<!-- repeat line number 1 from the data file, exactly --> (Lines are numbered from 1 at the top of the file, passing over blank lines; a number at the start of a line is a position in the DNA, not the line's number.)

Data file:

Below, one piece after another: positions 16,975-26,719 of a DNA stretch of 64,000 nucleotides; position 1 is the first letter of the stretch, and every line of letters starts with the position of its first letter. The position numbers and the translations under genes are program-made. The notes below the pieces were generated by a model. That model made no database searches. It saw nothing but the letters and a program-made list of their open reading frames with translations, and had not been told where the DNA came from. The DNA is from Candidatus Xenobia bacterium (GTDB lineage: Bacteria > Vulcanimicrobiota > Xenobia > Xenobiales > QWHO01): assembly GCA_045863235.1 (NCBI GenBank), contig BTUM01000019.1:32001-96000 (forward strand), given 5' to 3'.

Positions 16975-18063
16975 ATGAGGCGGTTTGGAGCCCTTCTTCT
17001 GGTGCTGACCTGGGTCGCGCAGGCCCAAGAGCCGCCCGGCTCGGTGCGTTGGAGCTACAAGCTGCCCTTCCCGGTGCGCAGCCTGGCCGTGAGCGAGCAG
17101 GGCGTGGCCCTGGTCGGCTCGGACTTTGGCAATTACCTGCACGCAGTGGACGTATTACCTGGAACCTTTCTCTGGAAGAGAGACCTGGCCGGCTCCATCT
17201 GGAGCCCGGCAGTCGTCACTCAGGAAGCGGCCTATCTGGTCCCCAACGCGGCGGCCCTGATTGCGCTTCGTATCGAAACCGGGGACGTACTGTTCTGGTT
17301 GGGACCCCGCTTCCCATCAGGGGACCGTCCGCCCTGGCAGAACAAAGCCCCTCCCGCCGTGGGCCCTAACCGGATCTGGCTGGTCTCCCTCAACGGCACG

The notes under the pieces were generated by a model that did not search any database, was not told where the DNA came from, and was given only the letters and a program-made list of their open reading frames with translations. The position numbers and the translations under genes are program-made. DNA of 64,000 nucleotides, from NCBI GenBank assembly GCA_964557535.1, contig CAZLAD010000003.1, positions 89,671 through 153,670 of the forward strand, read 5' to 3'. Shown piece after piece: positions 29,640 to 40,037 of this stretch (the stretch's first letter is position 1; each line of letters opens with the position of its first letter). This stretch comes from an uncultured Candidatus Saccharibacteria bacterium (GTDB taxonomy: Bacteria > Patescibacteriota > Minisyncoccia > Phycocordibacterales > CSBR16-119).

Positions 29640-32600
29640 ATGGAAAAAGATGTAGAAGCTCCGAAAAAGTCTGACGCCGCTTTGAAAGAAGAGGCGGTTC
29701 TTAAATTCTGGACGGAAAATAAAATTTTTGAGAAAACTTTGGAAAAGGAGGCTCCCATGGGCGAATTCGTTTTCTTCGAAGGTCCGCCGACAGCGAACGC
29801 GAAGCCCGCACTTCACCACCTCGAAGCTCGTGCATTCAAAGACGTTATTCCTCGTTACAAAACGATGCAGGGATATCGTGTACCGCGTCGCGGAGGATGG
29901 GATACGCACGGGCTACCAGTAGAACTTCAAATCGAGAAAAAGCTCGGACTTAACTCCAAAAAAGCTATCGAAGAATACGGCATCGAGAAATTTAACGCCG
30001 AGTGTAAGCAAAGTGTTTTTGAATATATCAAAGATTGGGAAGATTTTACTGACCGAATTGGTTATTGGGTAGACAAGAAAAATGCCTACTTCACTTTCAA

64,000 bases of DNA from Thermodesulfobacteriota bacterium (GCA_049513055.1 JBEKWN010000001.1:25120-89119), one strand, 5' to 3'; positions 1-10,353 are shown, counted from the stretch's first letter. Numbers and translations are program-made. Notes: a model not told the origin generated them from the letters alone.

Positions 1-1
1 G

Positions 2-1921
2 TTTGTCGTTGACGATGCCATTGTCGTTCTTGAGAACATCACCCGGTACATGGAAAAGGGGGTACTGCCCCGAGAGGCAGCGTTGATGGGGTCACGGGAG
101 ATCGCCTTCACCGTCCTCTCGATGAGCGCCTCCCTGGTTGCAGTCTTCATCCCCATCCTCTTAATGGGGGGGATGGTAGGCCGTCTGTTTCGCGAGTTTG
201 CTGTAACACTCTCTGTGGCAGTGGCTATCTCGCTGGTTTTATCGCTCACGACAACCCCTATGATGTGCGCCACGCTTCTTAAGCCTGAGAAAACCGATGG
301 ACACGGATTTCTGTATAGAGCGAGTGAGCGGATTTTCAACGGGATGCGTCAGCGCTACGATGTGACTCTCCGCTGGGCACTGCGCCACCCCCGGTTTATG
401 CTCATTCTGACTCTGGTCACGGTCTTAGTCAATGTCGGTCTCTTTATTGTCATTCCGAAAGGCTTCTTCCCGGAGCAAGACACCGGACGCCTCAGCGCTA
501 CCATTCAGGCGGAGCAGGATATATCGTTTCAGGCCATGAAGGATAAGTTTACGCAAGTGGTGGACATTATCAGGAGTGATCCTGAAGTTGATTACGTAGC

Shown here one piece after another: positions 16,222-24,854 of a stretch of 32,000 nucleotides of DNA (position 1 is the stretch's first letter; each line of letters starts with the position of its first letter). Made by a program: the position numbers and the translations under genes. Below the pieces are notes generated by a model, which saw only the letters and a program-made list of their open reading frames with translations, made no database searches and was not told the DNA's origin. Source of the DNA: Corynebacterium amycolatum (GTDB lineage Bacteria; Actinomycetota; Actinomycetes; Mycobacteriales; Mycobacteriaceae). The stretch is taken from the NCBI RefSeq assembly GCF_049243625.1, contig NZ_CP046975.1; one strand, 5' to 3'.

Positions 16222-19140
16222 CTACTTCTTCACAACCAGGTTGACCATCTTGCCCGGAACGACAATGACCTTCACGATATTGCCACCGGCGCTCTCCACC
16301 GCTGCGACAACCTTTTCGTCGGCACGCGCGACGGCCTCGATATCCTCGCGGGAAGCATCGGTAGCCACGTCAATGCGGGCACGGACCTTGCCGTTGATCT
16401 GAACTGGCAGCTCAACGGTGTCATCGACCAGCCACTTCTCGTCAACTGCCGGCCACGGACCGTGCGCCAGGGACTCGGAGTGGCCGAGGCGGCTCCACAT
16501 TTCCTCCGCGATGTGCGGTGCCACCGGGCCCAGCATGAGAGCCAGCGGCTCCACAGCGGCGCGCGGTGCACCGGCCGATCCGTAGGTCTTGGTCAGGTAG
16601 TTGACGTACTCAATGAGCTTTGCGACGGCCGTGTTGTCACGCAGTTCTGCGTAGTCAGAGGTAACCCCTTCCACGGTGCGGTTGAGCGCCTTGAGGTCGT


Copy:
Below, one piece after another: positions 16,975-26,719 of a DNA stretch of 64,000 nucleotides; position 1 is the first letter of the stretch, and every line of letters starts with the position of its first letter. The position numbers and the translations under genes are program-made. The notes below the pieces were generated by a model. That model made no database searches. It saw nothing but the letters and a program-made list of their open reading frames with translations, and had not been told where the DNA came from. The DNA is from Candidatus Xenobia bacterium (GTDB lineage: Bacteria > Vulcanimicrobiota > Xenobia > Xenobiales > QWHO01): assembly GCA_045863235.1 (NCBI GenBank), contig BTUM01000019.1:32001-96000 (forward strand), given 5' to 3'.